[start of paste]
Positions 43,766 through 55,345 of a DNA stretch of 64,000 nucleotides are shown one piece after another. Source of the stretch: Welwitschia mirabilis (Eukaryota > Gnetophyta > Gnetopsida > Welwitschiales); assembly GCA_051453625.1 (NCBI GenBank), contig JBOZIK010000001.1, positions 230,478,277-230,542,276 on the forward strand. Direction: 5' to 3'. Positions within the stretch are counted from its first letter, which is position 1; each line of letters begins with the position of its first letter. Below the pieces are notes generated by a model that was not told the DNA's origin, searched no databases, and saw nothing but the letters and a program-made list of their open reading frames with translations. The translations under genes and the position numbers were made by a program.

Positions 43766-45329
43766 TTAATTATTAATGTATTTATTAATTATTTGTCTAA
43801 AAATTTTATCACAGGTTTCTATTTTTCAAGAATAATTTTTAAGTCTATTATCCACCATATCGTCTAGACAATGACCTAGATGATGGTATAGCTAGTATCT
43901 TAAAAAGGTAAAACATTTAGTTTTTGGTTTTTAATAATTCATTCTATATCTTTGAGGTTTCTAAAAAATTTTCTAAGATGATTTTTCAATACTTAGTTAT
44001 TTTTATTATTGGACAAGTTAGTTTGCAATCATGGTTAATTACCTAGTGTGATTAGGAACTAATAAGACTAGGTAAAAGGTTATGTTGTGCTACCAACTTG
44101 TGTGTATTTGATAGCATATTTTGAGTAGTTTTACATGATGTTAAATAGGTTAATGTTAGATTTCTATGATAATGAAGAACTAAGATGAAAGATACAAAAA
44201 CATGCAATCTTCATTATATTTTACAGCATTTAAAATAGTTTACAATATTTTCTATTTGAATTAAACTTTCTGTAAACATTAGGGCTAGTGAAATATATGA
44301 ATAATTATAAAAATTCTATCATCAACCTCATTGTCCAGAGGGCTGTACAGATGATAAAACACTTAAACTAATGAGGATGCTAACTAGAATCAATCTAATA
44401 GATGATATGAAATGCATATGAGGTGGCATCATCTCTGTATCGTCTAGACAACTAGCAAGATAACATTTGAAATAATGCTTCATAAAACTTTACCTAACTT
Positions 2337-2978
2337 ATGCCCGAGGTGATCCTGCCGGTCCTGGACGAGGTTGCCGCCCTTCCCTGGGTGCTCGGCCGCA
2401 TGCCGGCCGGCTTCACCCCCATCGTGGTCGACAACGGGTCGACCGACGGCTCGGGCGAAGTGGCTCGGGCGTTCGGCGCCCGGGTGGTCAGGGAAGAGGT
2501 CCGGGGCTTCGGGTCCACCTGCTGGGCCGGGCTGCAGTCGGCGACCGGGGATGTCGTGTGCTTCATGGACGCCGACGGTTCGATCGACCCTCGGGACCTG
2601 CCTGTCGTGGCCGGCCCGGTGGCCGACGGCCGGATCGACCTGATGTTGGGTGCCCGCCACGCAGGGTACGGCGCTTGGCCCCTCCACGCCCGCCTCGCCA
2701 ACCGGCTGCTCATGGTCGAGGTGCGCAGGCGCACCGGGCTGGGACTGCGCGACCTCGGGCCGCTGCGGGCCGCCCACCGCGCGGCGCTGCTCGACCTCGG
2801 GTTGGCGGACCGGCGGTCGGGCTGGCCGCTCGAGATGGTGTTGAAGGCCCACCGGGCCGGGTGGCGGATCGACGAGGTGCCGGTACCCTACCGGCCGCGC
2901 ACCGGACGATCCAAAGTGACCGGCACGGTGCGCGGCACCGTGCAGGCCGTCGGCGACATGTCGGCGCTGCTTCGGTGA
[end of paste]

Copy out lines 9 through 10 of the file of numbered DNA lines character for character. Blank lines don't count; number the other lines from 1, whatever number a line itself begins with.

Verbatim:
44301 ATAATTATAAAAATTCTATCATCAACCTCATTGTCCAGAGGGCTGTACAGATGATAAAACACTTAAACTAATGAGGATGCTAACTAGAATCAATCTAATA
44401 GATGATATGAAATGCATATGAGGTGGCATCATCTCTGTATCGTCTAGACAACTAGCAAGATAACATTTGAAATAATGCTTCATAAAACTTTACCTAACTT